At first, you may experience mild, sporadic pain and tenderness at the base of your kneecap. You may have a burning sensation in the kneecap followed by some swelling only after you run or do a workout.

As the tendon becomes weaker and more damaged, the pain becomes progressively worse. It can interfere with daily activities like climbing stairs, bending, or sitting.

You may develop patellar tendinitis if you have tight leg muscles, muscular imbalances, or misaligned feet, ankles, and legs.

Medical conditions like rheumatoid arthritis and metabolic diseases such as diabetes disrupt blood flow to the knee. This may weaken the tendon and lead to patellar tendinitis.

How Do You Prevent It?

Fortunately, there are steps you can take to prevent patellar tendinitis.

Make sure to warm up and cool down properly and incorporate stretching exercises into your routine. Increase frequency, intensity, and distance gradually.

Wear a patella brace to support the knee and reduce the amount of pressure on it.

How Do You Treat It?

Rest your knee and avoid activity that puts force on it. You can apply ice to the area and take over-the-counter anti-inflammatory medication to reduce the pain and swelling.

Add the following strength exercises—for the quadricep muscles—to your workout. The movement must be done slowly and deliberately:

  • Straight leg lift
  • Wall slides
  • Single leg knee bends
  • Drop squats

5. Meniscus Tear

In each knee, there are two menisci—C-shaped pieces of cartilage. One is on the outside of the knee and the other is on the inside. These act like cushions and protect your thigh and shin bones.

A meniscus tear can be due to overuse, excessive pressure on the knee, or if your knee twists with your full weight placed on it. Runners can tear a meniscus if they suddenly change direction, or if you come to a sudden stop.

If you’ve torn a meniscus you feel a popping sensation around the knee at the time of injury, and as though your knee may give out beneath you.

There will be swelling, pain, and stiffness. When you try to move your leg, it can feel like your knee is locked in place.

You may experience pain on the inside or the back of your knee, and it can be tender to the touch. You won’t be able to put any weight on your knee without it being painful.

How Do You Prevent It?

While it may be more challenging to prevent a meniscus tear, there are precautions you can take. Plan your running route so you can avoid making any sudden stops or direction changes.

Warm up properly before starting any physical activity. Add stretching and strengthening exercises to your workouts to strengthen the quadriceps, hamstrings, abductors—outer thigh—and adductors—inner thigh—muscles.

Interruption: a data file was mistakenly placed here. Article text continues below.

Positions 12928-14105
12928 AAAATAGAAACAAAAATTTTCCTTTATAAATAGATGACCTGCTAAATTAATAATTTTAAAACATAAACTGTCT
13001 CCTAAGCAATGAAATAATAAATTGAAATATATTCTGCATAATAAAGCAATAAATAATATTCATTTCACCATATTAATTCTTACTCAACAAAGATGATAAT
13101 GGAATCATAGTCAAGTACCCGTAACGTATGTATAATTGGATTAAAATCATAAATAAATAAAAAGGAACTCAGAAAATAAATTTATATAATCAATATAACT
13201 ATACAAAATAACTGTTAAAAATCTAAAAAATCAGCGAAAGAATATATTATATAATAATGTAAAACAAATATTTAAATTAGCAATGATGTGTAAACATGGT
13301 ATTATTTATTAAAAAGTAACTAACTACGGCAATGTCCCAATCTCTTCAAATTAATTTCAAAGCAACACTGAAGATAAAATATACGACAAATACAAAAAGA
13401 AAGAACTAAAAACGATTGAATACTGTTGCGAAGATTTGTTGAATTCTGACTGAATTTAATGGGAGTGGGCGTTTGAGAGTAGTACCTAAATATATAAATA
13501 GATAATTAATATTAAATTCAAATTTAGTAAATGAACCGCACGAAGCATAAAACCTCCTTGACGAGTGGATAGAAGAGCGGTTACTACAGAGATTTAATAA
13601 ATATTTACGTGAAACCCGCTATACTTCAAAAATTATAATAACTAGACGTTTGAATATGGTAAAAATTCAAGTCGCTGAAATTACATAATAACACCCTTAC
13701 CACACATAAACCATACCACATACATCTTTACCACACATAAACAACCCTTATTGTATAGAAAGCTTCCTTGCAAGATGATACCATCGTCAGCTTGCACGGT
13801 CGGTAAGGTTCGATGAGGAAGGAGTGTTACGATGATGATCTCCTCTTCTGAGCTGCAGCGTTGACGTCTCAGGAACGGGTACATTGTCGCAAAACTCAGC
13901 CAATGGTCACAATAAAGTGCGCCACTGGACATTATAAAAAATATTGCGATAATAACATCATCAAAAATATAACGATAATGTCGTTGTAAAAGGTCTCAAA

Consider adding the following into your workout:

  • Quadriceps setting
  • Straight leg raise
  • Hamstring heel digs
  • Clams

Give your body time to rest and recover properly between sessions. Also avoid increasing the intensity, distance, and speed of your run.

How Do You Treat It?

Avoid any activity that makes your knee feel worse. Depending on the severity of your meniscus tear, you may have to use crutches while it heals.

Rest the knee as much as possible and elevate it above your heart with a pillow while you’re sitting or lying down. Apply ice to the area for 15 to 20 minutes every 3 to 4 hours.

Use a compression sleeve or an elastic bandage—ACE wrap—to control swelling and promote healing. You can take over-the-counter anti-inflammatory medication to alleviate pain and swelling.
Once the pain in your knee has subsided, you can add stretching and strengthening exercises.

6. ACL and PCL Injuries

The ACL—anterior cruciate ligament, in the front of the knee—and PCL—posterior cruciate ligament, in the back of the knee—are two of the strongest major ligaments that criss-cross the knee joint.

They provide the knee joint with stability and allow it to flex and extend while preventing it from moving side-to-side.

You’re more likely to tear the ACL ligament by coming to a sudden stop, a rapid change in direction, landing awkwardly, or taking a direct hit on the knee.

If you fall while your knee is bent, a misstep on an uneven surface, or are hit hard on the shinbone just below the knee, you can tear the PCL ligament.

If you tear the ACL, you may hear a popping sound at the time of injury. Your knee may feel unstable—like it’s going to give way beneath you—and there can be rapid swelling, pain around the knee joint, and a significant loss in your knee’s range of motion.

The symptoms of a PCL tear are often less severe. If you tear the PCL, swelling will happen almost immediately and there may be some instability of the knee, but the pain will be less.